The NUJ has welcomed changes to proposed police media relations guidelines which would have prevented the press from speaking directly to officers working on cases, but believes the police could do much more to help journalists report matters in the public interest.
Posted on: 28 June 2017 06:26
Séamus Dooley: "Journalists should have the right to challenge the police, the behaviour of police and how they conduct their operations."
As reported by the National Union of Journalists: The original document included a huge list of situations in which the press would have had to have deal with corporation communications departments (press officers) rather than police officers, but this has now been dropped.
Deputy Chief Constable Gareth Morgan, the National Police Chiefs’ Council lead for media relations, said: “We also want to get away from the idea that talking to the media is only for senior officers – the most appropriate person to speak is the person who is responsible for an issue, based on role and not rank.”
He said, if in doubt, communications departments were there as a source of specialist support and advice.
The NUJ also welcomed the dropping of a requirement that all relationships between the media and police should be recorded, but the guidelines do not go far enough improve relations of trust and openness between the police and the press.
Members of the NUJ, who contributed to the union’s submission to the consultation, said that while the police do not name people who have been arrested, there are times it is useful for the press to have the correct information. An award-winning crime reporter on a local paper, said:
“In today's world of social media, where the general public can name an arrested person to thousands of people on Twitter/Facebook, it remains particularly important that the press remains a trusted source of accurate information and the police help us to do so through a trusting relationship."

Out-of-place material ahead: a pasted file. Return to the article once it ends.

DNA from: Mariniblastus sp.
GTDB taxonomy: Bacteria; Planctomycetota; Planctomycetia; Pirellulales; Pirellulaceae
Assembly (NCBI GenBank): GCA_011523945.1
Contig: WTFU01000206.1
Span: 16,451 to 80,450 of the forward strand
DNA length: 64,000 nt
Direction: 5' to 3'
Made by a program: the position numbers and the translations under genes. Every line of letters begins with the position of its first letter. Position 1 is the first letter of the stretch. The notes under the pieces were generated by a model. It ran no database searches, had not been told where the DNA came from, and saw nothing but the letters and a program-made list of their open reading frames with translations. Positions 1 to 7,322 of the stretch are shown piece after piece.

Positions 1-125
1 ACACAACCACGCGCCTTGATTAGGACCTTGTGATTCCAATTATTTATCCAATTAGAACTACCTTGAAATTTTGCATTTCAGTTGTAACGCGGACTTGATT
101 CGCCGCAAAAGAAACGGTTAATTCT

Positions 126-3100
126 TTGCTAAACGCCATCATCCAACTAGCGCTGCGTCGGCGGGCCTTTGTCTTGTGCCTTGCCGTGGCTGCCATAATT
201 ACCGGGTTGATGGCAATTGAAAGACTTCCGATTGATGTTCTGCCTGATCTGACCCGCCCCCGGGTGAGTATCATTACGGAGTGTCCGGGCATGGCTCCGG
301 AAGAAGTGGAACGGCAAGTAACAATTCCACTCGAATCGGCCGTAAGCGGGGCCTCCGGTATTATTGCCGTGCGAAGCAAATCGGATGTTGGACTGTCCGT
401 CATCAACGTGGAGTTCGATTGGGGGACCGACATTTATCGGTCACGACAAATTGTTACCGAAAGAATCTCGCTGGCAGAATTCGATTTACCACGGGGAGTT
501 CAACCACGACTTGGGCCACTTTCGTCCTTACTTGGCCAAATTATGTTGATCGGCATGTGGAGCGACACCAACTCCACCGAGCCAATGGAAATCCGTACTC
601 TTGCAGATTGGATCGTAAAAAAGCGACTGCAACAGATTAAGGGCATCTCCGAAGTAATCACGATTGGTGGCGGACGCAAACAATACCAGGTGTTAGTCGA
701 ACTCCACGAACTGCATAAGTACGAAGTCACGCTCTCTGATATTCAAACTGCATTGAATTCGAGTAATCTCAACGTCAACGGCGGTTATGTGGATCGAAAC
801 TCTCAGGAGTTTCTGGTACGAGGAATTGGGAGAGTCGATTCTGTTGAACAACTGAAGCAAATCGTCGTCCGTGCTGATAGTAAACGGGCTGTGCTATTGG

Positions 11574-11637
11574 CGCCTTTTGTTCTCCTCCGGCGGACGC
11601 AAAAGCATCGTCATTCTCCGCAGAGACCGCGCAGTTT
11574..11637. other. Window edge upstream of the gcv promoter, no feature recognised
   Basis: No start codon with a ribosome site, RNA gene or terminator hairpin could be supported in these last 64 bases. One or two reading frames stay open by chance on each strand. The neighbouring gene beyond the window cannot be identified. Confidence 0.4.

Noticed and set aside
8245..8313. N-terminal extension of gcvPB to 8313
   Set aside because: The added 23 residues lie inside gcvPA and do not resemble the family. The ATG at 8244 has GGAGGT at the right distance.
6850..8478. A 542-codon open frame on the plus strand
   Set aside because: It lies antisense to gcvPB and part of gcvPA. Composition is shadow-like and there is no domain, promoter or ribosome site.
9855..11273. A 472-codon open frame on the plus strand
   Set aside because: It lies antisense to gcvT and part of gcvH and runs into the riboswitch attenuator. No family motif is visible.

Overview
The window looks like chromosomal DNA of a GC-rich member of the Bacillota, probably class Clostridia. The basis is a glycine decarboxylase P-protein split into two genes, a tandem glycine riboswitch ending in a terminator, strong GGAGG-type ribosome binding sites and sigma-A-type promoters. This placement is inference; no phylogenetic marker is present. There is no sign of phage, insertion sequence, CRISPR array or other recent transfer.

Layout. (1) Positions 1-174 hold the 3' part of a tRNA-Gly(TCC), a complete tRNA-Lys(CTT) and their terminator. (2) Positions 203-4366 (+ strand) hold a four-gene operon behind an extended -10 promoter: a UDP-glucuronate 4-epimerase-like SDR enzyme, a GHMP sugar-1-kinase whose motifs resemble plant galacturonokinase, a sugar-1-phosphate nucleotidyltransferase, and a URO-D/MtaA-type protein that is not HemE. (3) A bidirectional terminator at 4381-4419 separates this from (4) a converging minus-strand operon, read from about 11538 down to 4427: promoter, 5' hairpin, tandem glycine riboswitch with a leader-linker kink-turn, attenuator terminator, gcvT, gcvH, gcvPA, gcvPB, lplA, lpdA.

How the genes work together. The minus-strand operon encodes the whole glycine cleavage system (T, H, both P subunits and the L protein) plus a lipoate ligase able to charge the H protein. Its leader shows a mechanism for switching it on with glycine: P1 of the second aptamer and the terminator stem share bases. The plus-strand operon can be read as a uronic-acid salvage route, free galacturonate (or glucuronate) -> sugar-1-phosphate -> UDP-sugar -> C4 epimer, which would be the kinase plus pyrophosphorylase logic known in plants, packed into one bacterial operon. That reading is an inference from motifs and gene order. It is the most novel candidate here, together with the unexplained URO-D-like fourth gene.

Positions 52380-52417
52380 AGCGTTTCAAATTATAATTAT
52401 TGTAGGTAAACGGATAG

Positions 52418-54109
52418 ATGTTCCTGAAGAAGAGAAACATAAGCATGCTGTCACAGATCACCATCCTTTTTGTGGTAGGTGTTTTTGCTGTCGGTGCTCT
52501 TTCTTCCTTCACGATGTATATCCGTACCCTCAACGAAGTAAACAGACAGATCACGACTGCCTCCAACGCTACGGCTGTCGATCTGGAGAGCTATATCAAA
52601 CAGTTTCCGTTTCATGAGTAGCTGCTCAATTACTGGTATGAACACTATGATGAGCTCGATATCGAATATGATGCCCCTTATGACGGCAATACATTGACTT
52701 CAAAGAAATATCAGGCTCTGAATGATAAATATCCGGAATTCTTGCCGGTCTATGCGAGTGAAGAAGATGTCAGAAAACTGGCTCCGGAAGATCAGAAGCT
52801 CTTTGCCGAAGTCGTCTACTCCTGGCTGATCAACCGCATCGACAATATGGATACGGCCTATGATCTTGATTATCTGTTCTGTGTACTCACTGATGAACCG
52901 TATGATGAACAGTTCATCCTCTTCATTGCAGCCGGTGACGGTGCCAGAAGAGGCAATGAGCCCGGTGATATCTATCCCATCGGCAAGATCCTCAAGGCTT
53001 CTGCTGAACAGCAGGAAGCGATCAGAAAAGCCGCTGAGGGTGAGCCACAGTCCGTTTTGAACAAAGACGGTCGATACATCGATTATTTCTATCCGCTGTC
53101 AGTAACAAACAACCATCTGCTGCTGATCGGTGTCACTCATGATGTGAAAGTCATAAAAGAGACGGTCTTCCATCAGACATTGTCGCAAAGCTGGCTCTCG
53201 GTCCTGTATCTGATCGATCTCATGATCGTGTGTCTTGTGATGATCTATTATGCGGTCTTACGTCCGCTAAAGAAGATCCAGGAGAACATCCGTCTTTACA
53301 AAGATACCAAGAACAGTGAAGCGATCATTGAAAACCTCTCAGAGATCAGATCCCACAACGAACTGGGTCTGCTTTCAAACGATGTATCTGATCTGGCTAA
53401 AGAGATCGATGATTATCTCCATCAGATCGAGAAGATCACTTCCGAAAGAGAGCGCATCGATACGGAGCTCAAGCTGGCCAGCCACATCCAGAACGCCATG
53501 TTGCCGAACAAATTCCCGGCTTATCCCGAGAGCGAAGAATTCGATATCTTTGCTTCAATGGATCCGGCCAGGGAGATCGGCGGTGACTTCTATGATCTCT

In May 2013, the Daily Mail published a survey which showed that a third of forces – 14 of 43 – refused to name suspects even after they had been charged.
The NUJ considers that the police should identify people dealt with by cautions if a particular case is in the public interest; the same applies to speeding fines and other fixed penalties.
The union’s submission to the consultation highlighted examples of where the police have undermined relationships with the press by seeking production orders to seize journalistic material, putting the journalist at risk; by misusing the Regulation of Investigatory Powers Act to secretly obtain journalists’ mobile phone records and emails; and by monitoring journalists just doing their jobs and placing them on the Metropolitan Police's domestic extremist database. In all these cases they union has fought to protect journalists and their sources.
Journalists need to produce copy quickly. Once a verdict in a trial is announced, they will be expected to produce a news story and a full backgrounder. To do this they need the information in advance and in return they need to show they can be trusted to honour embargoes and use “non-reportable” information carefully. But the police cannot dictate what the press publishes or broadcasts.
There is no evidence that journalists break embargoes, they would not last long in the profession if they did.
Séamus Dooley, NUJ acting general secretary, said: “The public needs to have confidence in its police. The media plays a vital role as a watchdog and in holding the police to account so the public can have this confidence. This is only possible when there is an open and collaborative relationship between the police and the media. Journalists should have the right to challenge the police, the behaviour of police and how they conduct their operations.
“On the whole, the press acts responsibly. Recently, newspapers and broadcasters agreed to withhold the names of suspects in terrorist incidents at the request of the police.
“The College of Policing guidelines are disappointing in that they are more about restricting information than improving transparency. However, there have been a number of significant changes, for example removing the rule that virtually every inquiry from the press had to be made through the press office and we welcome that.
“The NUJ will continue to work with the police to improve relations and accurate reporting, for example we recently worked with them to produce a video setting out the rights of the press when covering demonstrations and riots. The union also believes that Leveson Two, which included examining the corrupt relationship between the Met and News International, now News UK, should go ahead.”
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